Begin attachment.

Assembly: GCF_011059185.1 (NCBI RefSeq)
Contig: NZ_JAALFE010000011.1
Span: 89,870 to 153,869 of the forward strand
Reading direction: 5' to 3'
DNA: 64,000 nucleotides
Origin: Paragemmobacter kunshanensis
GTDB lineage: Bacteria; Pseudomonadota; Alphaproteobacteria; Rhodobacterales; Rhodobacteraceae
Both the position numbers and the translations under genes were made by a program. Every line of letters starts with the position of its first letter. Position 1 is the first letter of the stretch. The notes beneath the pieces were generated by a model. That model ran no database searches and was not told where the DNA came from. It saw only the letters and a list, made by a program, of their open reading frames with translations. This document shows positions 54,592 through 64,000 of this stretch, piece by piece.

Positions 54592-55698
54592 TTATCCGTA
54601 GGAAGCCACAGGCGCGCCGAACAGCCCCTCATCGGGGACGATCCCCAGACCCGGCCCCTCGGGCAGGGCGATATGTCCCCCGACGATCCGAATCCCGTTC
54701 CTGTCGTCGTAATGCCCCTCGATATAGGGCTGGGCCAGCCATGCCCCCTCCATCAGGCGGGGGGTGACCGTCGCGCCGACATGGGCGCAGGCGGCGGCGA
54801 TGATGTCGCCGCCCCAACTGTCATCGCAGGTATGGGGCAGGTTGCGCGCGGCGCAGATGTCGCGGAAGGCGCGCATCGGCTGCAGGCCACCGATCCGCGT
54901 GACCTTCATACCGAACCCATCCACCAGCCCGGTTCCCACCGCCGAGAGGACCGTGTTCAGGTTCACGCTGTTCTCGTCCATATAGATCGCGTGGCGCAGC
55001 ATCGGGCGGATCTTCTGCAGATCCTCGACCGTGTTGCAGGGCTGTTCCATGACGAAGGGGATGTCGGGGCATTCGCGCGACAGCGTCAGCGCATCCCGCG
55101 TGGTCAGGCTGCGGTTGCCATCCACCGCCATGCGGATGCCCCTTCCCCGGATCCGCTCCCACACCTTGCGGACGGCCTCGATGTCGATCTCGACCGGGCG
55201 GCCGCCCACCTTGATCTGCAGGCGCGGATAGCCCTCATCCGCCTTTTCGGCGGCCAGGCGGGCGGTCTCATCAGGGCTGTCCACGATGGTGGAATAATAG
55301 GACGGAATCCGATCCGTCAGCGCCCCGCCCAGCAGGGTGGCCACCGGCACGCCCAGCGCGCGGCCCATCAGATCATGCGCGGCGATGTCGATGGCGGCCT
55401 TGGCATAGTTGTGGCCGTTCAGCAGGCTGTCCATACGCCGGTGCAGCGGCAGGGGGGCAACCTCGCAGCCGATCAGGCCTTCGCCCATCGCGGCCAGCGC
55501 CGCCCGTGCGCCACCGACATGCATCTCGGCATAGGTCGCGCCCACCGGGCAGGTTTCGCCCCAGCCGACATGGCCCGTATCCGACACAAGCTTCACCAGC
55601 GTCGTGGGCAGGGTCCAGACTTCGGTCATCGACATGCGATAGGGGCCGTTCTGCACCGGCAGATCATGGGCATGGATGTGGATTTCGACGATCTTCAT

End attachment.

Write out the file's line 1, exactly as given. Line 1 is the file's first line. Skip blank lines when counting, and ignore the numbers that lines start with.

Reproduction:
Assembly: GCF_011059185.1 (NCBI RefSeq)